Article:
Phys.org News – Rats trained to drive tiny cars find it relaxing, scientists report

Rats learn to drive cars

October 24, 2019 This is an interesting article presented in Phys.org.

U.S. Scientists trained a group of rats to drive tiny cars for rewards and it was found that the rats stress levels lowered.

To read more visit this URL:
https://phys.org/news/2019-10-rats-tiny-cars-scientists.html?utm_source=nwletter&utm_medium=email&utm_campaign=daily-nwletter

More information: L.E. Crawford et al. Enriched Environment Exposure Accelerates Rodent Driving Skills, Behavioural Brain Research (2019). DOI: 10.1016/j.bbr.2019.112309 , www.sciencedirect.com/science/ … ii/S0166432819311763Journal information:Behavioural Brain Research

_________

I can personally speak to how smart rodents are because my 12 year old neighbor boy, Jace, convinced me to get him a mouse that he could come visit. He was named “Nibbles”. He was a very cute white mouse. We saved Nibbles from a fate of becoming a meal for someone’s pet snake.

Nibbles was allowed to freely roam. He liked to come sit on the top of his home and sit and look at me sitting about 3 feet away. I talked to him quite a bit and the tilt of his head revealed that he was listening and trying to understand. Sometimes I would get inches away and watch his reaction to my voice.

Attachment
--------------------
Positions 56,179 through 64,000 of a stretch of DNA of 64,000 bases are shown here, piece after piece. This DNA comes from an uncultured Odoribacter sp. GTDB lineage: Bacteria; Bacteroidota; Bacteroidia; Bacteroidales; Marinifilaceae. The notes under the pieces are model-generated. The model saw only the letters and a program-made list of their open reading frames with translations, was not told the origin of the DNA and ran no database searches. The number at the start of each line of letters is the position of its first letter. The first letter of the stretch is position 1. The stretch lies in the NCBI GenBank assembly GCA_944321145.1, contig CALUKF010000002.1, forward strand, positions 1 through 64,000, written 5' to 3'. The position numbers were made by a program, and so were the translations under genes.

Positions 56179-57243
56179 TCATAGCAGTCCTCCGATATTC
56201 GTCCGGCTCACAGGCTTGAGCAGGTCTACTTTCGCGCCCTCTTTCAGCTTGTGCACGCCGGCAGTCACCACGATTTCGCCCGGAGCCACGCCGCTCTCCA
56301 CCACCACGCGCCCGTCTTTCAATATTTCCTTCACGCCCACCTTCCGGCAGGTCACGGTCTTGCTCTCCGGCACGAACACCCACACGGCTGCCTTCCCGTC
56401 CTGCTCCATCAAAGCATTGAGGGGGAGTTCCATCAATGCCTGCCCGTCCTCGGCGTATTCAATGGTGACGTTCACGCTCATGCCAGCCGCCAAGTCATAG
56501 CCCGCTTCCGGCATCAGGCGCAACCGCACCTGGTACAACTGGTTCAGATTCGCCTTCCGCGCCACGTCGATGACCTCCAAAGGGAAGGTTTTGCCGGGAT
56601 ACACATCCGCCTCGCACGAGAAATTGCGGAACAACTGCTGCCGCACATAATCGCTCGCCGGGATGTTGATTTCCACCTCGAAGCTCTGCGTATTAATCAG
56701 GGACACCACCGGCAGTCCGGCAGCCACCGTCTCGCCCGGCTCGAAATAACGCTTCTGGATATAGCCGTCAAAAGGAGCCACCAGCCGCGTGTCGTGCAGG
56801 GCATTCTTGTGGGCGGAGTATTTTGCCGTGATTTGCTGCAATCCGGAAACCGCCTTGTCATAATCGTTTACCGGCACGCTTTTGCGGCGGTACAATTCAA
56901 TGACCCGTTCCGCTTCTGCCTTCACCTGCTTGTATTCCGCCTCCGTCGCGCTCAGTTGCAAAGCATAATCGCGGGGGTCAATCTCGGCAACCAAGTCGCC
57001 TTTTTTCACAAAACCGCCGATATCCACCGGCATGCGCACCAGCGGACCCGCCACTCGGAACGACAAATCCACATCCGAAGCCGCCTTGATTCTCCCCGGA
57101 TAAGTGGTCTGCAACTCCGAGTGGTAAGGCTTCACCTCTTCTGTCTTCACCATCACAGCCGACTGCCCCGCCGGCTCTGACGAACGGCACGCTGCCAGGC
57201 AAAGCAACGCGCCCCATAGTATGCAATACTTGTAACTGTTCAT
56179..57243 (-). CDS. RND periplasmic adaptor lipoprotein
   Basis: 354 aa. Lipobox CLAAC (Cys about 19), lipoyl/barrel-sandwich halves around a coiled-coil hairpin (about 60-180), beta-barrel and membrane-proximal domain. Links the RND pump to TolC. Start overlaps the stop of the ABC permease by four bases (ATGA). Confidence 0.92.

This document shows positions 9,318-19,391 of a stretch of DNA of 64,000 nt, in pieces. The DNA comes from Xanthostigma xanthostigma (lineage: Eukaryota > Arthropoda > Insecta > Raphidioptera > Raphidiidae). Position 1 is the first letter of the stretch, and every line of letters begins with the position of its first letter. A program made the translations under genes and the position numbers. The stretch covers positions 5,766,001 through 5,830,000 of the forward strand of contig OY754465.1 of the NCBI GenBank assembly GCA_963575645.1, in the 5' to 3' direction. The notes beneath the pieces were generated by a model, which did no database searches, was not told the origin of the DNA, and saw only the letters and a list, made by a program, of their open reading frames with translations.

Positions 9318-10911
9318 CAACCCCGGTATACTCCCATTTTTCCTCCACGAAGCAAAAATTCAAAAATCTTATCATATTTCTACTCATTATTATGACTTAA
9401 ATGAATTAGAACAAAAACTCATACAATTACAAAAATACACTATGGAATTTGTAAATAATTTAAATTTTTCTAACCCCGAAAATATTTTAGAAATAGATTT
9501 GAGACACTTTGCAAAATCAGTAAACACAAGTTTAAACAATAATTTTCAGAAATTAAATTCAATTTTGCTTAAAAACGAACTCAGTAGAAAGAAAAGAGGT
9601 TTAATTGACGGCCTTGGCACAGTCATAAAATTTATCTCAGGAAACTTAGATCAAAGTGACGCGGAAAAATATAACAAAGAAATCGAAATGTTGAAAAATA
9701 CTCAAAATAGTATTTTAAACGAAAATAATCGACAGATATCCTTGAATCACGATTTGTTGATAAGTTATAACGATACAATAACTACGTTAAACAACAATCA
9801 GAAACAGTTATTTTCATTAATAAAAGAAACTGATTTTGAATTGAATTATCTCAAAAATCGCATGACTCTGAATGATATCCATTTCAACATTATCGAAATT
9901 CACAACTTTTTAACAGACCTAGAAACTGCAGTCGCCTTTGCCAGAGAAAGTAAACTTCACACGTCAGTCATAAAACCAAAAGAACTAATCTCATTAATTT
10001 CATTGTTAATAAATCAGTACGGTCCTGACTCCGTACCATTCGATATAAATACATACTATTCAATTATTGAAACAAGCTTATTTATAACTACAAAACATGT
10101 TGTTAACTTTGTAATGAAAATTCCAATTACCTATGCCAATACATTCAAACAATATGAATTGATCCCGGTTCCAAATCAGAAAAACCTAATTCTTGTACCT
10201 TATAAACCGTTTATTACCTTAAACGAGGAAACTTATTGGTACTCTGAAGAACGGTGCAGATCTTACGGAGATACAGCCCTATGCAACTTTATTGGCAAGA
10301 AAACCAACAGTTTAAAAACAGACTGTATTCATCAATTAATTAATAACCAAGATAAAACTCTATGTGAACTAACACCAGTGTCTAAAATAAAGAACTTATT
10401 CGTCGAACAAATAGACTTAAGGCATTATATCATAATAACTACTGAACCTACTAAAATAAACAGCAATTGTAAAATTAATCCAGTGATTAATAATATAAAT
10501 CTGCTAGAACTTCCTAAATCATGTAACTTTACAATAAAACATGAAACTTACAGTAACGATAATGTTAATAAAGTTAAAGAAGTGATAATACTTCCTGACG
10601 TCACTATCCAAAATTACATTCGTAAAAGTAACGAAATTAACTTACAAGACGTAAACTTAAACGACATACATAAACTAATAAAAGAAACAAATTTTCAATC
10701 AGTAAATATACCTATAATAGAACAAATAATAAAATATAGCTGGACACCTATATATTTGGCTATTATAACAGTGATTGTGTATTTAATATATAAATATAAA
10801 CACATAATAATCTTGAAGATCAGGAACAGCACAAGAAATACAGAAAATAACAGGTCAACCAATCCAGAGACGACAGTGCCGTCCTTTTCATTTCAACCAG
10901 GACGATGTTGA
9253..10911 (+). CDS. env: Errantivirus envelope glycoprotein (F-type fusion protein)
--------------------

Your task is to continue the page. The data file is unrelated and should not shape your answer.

Eventually, he ventured farther from his home base to move to the chair next to his home. That chair touched the one I sat in and he’d work his way over and sit on my lap. He liked to snuggle between my arm and body for the warmth.

My two cats, Bandit and Lulu were curious about Nibbles. Their curiosity resulted in a nipped nose if they got too close to Nibbles. No blood, just claiming territory. Lulu, a hunter who regularly brought birds home, allowed him his space.

It is amazing how big Nibbles personality became from the freedom he experienced. So I have no doubt that learning to drive a miniature car is possible for rodents, given the right stimulus.

It reminds me of an experiment that was carried out by a U.S. University. Rats were trained to run a maze. At the end was two doors. One opened to a reward and the other was locked shut. To start, scientists set the left door to open. The rats went through the maze and jumped up to one of the doors. If they chose the wrong one they would try the left one and receive their reward. Thereafter they always used the left door to get their reward.

The scientists switched doors to see how the rats would react. The rats finished the maze and received a sore nose for their efforts. Eventually, they tried the door to the right and received their reward. Thereafter they change their behavior to jump through the door on the right.

Next the scientists decided to randomly change which door to open. The rats went through the maze but due to the inconsistency between pain and reward, eventually the rats gave up and would not try to receive their reward at all. They just sat…immobilized.

This is an important study for businesses. If the reward for employees is constantly changing, their employees will lose motivation and stop working. Consistency is important. Rewarding employees consistently and fairly is a big step toward your companies success.

Still, I’d really like to see mice driving around in cars. Wonder if there is video somewhere? How long before they can build SharePoint solutions?

Leave a Reply

Your email address will not be published. Required fields are marked *

This site uses Akismet to reduce spam. Learn how your comment data is processed.